Executive Advisor to Dean (August 2011–March 2012) and Interim Dean (January 2011–July 2011) — University of Miami School of Business Administration
 
President — U.S. Trust, Bank of America Private Wealth Management (Private Banking) (July 2007–December 2008)
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Trust Manager and Audit Committee Chair — Camden Property Trust (August 2011–Present)
 
Director; Audit and Compensation Committee Member — Callon Petroleum Company (December 2019-Present)
 
Director; Audit Committee Member — New Senior Investment Group Inc. (January 2021-Present)
 
Director; Audit Committee Member — Carrizo Oil & Gas, Inc. (March 2018-December 2019)
 
Thomas K. Whitford
100 Independence,
610 Market Street
Director


Since January 2013


Vice Chairman
(2010–April 2013)— PNC Financial Services Group
154


Director — HSBC North America Holdings Inc.





52

Name, Address, and Birthdate
Position(s) Held with the Funds
Length of Time Served
Principal Occupation(s) During the Past Five Years
Number of Funds in Fund Complex Overseen by Director
Other Directorships Held by Director

Philadelphia, PA 19106-2354
 
 
March 1956


 
 


(December 2013–Present)
 
Director — HSBC USA Inc. (July 2014–Present)
 
Director — HSBC Bank USA, National Association (July 2014–March 2017)
 
Director — HSBC Finance Corporation (December 2013–April 2018)
Christianna Wood
100 Independence,
610 Market Street
Philadelphia, PA 19106-2354
 
August 1959
Director
Since January 2019
 
 
Chief Executive Officer and President — Gore Creek Capital, Ltd. (August 2009–Present)
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Director; Finance Committee and Audit Committee Member — H&R Block Corporation (July 2008–Present)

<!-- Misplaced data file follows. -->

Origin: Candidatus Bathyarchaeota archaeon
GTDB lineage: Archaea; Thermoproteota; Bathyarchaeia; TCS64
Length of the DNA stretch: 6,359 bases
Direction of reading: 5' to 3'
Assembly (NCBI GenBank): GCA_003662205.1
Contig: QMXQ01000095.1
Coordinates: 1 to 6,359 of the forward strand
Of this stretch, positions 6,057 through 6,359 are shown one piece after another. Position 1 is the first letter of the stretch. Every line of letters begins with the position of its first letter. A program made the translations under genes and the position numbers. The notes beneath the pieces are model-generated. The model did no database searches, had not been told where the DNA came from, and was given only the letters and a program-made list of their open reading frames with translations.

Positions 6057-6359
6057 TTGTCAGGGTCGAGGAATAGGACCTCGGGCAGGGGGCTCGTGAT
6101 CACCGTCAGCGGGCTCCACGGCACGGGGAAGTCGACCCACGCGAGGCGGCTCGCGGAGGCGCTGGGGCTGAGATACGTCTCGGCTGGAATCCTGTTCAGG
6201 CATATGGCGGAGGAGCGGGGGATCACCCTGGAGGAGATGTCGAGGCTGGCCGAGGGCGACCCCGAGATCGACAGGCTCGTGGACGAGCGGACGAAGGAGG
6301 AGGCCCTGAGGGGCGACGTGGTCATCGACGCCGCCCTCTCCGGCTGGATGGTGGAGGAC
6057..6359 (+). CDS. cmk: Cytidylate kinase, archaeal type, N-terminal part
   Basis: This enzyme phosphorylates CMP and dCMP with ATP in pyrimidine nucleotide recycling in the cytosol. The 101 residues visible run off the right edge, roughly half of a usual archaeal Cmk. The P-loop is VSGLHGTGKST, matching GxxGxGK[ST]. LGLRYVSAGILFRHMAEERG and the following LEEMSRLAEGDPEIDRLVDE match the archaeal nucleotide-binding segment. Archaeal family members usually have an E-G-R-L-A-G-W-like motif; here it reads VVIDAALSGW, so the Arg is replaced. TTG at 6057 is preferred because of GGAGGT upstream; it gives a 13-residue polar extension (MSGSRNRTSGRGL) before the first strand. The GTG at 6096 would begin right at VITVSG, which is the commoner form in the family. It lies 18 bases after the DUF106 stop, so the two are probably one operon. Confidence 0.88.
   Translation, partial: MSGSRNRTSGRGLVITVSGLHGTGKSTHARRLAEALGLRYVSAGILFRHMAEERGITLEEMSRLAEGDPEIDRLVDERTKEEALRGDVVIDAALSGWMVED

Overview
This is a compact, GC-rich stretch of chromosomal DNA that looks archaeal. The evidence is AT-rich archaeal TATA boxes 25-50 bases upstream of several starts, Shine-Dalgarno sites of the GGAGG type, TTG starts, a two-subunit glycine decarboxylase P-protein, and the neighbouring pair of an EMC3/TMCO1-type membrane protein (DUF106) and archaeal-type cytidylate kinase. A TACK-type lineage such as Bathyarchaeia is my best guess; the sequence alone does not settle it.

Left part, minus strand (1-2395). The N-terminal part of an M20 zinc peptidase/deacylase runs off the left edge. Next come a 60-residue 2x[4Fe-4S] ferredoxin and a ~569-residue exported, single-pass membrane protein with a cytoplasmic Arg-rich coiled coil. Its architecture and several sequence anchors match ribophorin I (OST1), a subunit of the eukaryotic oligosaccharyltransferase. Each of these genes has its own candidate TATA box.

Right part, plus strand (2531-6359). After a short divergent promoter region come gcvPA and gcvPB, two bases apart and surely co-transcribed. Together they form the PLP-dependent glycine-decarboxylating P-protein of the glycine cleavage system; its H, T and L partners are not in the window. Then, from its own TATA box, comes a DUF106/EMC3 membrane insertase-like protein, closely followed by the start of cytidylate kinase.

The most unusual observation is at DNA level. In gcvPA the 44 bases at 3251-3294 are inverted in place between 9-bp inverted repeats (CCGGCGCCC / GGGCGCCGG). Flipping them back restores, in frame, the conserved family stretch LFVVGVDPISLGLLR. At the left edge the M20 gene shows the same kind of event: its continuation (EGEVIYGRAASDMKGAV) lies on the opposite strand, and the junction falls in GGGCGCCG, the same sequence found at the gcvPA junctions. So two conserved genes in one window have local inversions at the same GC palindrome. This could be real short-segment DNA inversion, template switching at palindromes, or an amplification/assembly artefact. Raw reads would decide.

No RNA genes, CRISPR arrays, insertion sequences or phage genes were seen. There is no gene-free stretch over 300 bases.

Director; Investments Committee, Capital and Finance Committee and Audit Committee Member — Grange Insurance (2013–Present)
 
Director; Chair of Nominating and Governance Committee and Member of Audit Committee — The Merger Fund (2013–Present), The Merger Fund VL (2013–Present), WCM Alternatives: Event-Driven Fund (2013–Present), and WCM Alternatives: Credit Event Fund (December 2017–Present)






53

Name, Address, and Birthdate
Position(s) Held with the Funds
Length of Time Served
Principal Occupation(s) During the Past Five Years
Number of Funds in Fund Complex Overseen by Director
Other Directorships Held by Director
         
 
Director; Chair of Governance Committee and Audit Committee Member — International Securities Exchange (2010–2016)
Janet L. Yeomans
100 Independence,
610 Market Street
Philadelphia, PA 19106-2354
 
July 1948
 
Director
Since April 1999
 
 
Vice President and Treasurer
(January 2006–July 2012)
Vice President — Mergers & Acquisitions
(January 2003–January 2006), and Vice President and Treasurer
(July 1995–January 2003) — 3M Company
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Director; Personnel and Compensation Committee Chair; Member of Nominating, Investments, and Audit Committees for various periods throughout directorship — Okabena Company (2009‑2017)

1 Shawn K. Lytle is considered to be an “Interested Director” because he is an executive officer of the Funds’ investment advisor.
2 Macquarie Investment Management is the marketing name for certain companies comprising the asset management division of Macquarie Group, including the Funds’ investment advisor.

The following table shows each Director’s ownership of shares of each Fund and of all other funds in the Delaware Funds® by Macquarie (the Fund Complex) as of December 31, 2020.

Name of Director